We moved further on, and were treated to another elephant sighting, this time with playful babies fighting and teasing each other. They ignored us and as we drove off, we passed so close to them I could have touched them. Of course I didn’t want to frighten them or cause them to move quickly, as they could have easily pushed the jeep over on it’s side. More giraffes graced us with their presence and we found a sleeping female lion. We could only see her back and the rise and fall of her abdomen as she slept soundly through our numerous drive-bys. We believe she may have had cubs sleeping deep in the thicket as we couldn’t see any other females or males around. We were temporarily hemmed in by another herd of elephants which were eating the grass in the middle of the track. They were in no hurry to move and we were unable to go around them due to trees and bushes. Then more came up behind us and we had to sit for a good 10 minutes until they decided to move off to one side; not before the male immediately in front of the jeep decided to relieve himself with hay bales of poop dropping right in front of us and yes, we were downwind….Ugh.
We headed off towards the hills and looked back across the dry expanse of the valley, using the binoculars to see the herds of antelope and elephants slowly walking across the plains in the distance. The dust was swirling and on the horizon the hills rose steadily up into the deep blue sky.
All too soon it was time to head back and we made our way to the gate via the deeply rutted roads and stopped for one of our volunteers to scoop some Samburu sand and a hunk of elephant poop! She thought her parents would appreciate something ‘natural’ from Kenya. We wrapped it in the aluminum foil from our picnic, grateful to have picked it up after our lunch!. We arrived at the gate and paid our entrance fee, and got the promised ticket! As we left the conservancy, we passed local communities with huts made of straw and any piece of plastic garbage that could be found for the roof. Obviously this was good to stop any water leakage, but all I could see were islands of garbage under which families lived. Large tarpaulins were set out along the roadside piled high with the rest of the worlds cast offs…clothes, shoes, and anything that could be salvaged to plug, or tie up anything that needed fixing. I saw sweatshirts from almost every US University and department store on sale for $1, shirts from every UK soccer club, and sneakers of every description, baseball boots, Converse, Adidas, Sketchers, all second hand, all scrubbed clean. It was a case of buy one and the other one is free….if you could find it in the pile! Every piece of plastic, every length of string and every scrap of metal was saved for future use. Once again we saw sofas being carried on small motorbikes, trays of eggs piled 3 feet high on the pillions of many and of course whole families lined up behind each other, sometimes 5 at a time, on a motorbike made for two! Such is life here.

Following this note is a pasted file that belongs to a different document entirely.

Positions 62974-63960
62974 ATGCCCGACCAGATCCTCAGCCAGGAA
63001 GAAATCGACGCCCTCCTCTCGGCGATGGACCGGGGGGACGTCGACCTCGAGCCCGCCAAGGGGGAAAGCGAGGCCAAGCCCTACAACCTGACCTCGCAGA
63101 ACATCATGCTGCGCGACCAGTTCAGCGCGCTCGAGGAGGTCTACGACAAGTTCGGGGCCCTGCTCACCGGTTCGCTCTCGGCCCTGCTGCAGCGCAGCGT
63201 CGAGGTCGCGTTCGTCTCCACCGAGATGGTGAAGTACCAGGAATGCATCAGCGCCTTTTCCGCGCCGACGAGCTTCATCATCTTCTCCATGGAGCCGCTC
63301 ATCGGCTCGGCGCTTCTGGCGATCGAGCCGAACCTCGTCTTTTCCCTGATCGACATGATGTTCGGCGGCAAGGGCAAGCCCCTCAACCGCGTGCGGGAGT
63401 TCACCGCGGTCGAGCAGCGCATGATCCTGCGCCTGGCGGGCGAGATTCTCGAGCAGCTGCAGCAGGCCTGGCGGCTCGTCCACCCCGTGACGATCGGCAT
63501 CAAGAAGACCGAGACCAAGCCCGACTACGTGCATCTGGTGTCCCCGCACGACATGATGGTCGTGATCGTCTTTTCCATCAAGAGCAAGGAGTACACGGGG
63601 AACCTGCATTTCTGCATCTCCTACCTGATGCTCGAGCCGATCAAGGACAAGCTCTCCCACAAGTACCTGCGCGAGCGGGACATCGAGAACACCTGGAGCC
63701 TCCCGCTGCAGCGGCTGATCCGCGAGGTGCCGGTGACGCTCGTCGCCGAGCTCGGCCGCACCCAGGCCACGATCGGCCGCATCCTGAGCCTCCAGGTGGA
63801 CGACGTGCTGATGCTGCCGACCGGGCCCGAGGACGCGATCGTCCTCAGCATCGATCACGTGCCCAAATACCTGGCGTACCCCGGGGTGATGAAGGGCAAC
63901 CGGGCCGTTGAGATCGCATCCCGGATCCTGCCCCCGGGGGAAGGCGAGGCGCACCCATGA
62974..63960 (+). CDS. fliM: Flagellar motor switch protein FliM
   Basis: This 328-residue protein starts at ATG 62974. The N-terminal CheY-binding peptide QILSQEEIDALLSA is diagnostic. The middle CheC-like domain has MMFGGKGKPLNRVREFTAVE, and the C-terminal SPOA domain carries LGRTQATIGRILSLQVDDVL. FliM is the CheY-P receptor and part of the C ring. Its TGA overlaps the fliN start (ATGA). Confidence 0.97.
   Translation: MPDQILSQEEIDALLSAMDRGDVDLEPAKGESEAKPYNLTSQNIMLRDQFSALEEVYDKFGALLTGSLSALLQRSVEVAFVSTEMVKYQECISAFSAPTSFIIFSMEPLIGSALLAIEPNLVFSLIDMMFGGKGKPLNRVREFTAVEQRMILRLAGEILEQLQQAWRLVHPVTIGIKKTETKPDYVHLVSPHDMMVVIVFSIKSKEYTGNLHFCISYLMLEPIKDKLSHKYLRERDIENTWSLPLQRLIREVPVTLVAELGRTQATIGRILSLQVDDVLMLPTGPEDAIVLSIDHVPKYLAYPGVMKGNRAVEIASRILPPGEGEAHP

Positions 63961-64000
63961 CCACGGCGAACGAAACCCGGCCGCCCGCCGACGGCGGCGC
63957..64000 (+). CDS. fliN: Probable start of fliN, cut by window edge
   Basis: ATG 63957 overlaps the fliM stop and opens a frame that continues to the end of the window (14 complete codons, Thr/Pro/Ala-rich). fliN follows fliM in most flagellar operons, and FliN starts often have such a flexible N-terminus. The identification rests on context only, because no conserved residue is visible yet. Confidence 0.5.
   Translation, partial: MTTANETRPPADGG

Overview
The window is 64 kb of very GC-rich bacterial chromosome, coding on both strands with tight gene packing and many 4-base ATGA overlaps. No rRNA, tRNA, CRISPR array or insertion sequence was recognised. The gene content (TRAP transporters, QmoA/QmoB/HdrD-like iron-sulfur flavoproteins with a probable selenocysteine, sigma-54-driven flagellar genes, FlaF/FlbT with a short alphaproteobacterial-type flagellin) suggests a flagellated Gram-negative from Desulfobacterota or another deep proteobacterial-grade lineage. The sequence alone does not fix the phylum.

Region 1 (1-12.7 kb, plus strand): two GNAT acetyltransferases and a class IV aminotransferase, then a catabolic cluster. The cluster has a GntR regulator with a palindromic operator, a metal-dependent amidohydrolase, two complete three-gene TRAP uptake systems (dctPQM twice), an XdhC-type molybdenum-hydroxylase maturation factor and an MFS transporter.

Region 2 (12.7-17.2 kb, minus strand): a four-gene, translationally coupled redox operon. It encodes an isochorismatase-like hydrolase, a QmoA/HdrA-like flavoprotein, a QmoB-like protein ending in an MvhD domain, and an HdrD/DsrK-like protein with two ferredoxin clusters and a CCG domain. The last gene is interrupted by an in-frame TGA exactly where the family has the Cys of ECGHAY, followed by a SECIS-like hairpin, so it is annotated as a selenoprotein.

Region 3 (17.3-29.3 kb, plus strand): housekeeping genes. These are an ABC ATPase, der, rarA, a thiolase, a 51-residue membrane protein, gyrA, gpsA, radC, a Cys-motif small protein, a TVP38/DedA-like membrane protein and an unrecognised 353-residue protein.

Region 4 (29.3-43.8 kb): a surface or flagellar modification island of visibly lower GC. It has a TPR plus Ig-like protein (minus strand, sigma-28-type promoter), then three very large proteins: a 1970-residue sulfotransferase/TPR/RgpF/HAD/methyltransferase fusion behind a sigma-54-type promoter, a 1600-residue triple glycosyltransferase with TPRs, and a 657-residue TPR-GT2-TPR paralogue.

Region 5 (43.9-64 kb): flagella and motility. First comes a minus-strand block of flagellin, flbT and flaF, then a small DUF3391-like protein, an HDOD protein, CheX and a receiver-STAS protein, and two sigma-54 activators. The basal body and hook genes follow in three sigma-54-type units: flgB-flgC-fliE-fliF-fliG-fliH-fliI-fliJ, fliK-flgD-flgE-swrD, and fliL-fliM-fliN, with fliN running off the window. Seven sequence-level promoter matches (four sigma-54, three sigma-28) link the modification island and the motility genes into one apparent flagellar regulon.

We climbed the foothills of Mount Kenya once more, the sun losing its heat, and the air cooling with the clouds swirling down and around the peaks. The padded jacket back on, the scarf snuggly tied and the hat safely stowed, we gathered speed and the wind whizzed past our ears. We were tired and dusty and as we motored towards the Farm we closed our eyes, felt the heat in our cheeks from the daytime sun and reflected on our day, acknowledging the privilege of seeing the African wildlife in their natural habitat. It was an amazing day and we hope to have more days such as this in the coming months. No lions, rhinos or hippos, but there will be another day for those!